‘The history of York is the history of England’ remarked King George VI. Since its founding as a garrison for the Roman army, this northern city has featured in many important prominent moments, from the marauding invaders the Vikings to warring Kings and Nazi bombings. The town just oozes bygone times, with its Norman churches, Medieval shops, and Cold War bunkers. As a former busy port that rivalled London, York was and a centre for spiritual study and worship, York suffered under the new religious regime of the Tudors but later found new purpose as the centre for the railways. At every corner, York has a heap of heritage to explore.
York is still popular today as it was recently voted the ‘Best Place to live in England’ by Sunday Times readers. Aesthetically attractive and only two hours by train from London, it draws large crowds of tourists too.
You literally can’t miss the Cathedral and Metropolitical Church of Saint Peter in York aka ‘York Minster’. It’s not only a must-see, the sheer size of it means the building dominates the city. The Minster has around over 1,500 tourists every day and in order to appreciate one of Europe’s largest Gothic cathedrals you need to get there early. Taking over 250 years to complete, the workmanship of the building is highly impressive. You can’t fail to admire the huge stain-glass pictures in the Great East window, made to illustrate biblical stories to a congregation who at the time were mostly illiterate. Use the handy mirrors to keep an eye on the ceilings too, which are just as stunning. There are also tombs, a very large organ and crypt to discover.
There’s plenty to more to do in the Minster, including a dizzying climb up the tower, passing carved grotesques (non-water spouting gargoyles) to the grand views from the top. There is a fascinating museum down below, revealing the treasures that were underneath the site of Minister from Roman, Anglo-Saxon and Viking times, along with details of the Minster’s modern tribulations of rescue from potential collapse to devastating fires.
The most entertaining stories are about the mischievous medieval monks who used some special laws to their advantage. After drinking copiously and causing mayhem in the town the vicars simply entered the walled off area surrounding the minster – known as the ‘liberty’ – which was under the rule of the archbishop, not the king, and therefore very lenient towards the naughty vicars. This did not go down well with the locals. It was probably a good idea that the world’s first police force was formed around the Minster in 1285 to keep the peace!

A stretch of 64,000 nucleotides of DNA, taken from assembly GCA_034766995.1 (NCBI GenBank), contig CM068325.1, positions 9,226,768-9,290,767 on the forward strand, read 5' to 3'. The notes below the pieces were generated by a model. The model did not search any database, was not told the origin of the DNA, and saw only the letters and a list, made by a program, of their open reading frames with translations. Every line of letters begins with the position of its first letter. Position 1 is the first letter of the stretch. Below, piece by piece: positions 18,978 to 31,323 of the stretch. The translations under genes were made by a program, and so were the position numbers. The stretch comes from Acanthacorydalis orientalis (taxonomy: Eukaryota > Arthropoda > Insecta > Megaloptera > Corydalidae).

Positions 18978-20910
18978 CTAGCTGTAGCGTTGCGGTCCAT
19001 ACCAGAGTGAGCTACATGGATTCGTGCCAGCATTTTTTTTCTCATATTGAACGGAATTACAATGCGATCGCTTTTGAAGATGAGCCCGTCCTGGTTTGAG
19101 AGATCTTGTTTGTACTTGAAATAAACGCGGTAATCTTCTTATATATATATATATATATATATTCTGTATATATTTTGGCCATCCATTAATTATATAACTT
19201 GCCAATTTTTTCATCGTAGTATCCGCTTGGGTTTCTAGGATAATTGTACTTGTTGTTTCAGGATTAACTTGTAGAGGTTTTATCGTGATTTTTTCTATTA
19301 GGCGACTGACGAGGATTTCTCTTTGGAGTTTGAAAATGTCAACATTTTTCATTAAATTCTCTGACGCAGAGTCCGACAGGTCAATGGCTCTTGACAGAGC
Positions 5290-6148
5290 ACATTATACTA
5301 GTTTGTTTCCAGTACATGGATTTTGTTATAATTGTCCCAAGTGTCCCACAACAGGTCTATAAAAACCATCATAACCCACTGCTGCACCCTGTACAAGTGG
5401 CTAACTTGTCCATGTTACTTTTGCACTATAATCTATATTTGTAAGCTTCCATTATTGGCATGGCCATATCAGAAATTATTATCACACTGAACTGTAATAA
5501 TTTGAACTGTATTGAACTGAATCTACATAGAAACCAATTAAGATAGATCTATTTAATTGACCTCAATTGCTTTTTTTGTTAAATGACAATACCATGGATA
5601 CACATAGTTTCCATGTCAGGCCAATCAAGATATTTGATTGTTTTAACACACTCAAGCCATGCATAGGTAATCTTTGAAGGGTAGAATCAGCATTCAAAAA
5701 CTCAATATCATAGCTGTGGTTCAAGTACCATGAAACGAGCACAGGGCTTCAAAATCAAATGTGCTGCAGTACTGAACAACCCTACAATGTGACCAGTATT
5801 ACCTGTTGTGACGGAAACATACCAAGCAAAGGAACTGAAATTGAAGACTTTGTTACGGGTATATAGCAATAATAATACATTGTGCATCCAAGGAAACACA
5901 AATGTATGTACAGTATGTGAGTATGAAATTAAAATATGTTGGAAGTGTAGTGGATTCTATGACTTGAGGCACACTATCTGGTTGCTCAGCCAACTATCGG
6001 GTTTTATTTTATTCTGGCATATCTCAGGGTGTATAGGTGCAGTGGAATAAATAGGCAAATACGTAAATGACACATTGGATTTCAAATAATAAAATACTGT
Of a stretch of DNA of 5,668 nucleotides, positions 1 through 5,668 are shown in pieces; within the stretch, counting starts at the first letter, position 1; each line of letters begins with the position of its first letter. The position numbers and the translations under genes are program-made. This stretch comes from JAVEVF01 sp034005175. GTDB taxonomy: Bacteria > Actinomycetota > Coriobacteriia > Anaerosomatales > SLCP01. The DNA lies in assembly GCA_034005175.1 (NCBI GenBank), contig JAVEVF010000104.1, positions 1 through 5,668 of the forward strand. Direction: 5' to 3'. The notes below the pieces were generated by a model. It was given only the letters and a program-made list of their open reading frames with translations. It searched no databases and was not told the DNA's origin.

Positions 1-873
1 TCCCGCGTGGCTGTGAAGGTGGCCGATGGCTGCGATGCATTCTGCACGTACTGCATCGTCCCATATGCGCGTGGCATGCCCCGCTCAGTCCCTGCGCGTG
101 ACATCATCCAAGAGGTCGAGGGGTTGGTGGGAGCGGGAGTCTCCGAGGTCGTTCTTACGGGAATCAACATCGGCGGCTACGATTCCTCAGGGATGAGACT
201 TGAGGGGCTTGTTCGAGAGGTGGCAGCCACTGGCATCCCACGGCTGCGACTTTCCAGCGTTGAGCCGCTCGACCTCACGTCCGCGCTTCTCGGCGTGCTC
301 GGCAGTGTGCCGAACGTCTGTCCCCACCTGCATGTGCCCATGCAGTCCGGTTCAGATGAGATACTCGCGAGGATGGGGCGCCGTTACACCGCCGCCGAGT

After the holy start to the day, a little liquid refreshment seems fitting. The House of Trembling Madness, stuffed with character and taxidermied wildlife, serves up quality fares. The setting is authentic medieval; the booze is delightfully different and the locally sourced food is generously portioned. The building features a wall which formed part of the first Norman house to be constructed in York in the 12th century incorporates beams that were formally parts of ships that sailed over 800 years ago. It’s a small space manages to squeeze in quite a few atmospheric chapel benches and is up a flight of stairs from the ground level bottle store extraordinaire.
The bar serves up a number of craft beers and ciders on draft, of which the stormtrooper marshmallow beer was the most interesting. Like a liquid caramel, it was decidedly moorish whilst at 9% proof being very dangerous. Needless to say, it worked and we were temporarily converted to the dark side. To counterbalance the booze we wisely opted for the generously portioned platters, served on wooden plinths stacked with meats, pickles, cheeses, salads, sauces, and chutneys. Nom.
After a gluttonous meal fit for a Tudor King, it’s a good idea to walk some of the goodness off. Here you have two excellent options. There are free guided walks around the city, appropriately led by the oldest organisation The Association of Voluntary Guides to the City of York, who take you on a magical history tour. Be enthralled as you are told tales of the desecration of York’s abbey intertwined with one of the UK’s best-loved actresses fledgling career. Hear all about the protests of the Philosophical Society which saved York’s heritage. The best part is walking along the city’s Medieval walls, from gatehouse to gatehouse, overlooking the moat and admiring the views.
Alternatively, you can take yourself on a cat hunt. York has numerous kitty sculpture’s dotted around the city centre and finding them all can be a fun mission to complete. Legend has it that the statues were placed on buildings to scare off vermin. After a revival by ‘80’s architect Tom Adams the trend caught on; soon they were popping up all over town. Use the map to wander around ticking the moggies off the list and at the same time admiring York’s best features.
If that’s got you purring with delight then make sure to pop into The Cat Gallery shop. Inside you will find feline-inspired jewelry, bags, mugs, tea towels, and almost anything else that you can think of. Miaow.
King George summed the city up pretty succinctly. York is indeed a living history lesson, where you can step back in time and enjoy the fascinating facts of yesteryear.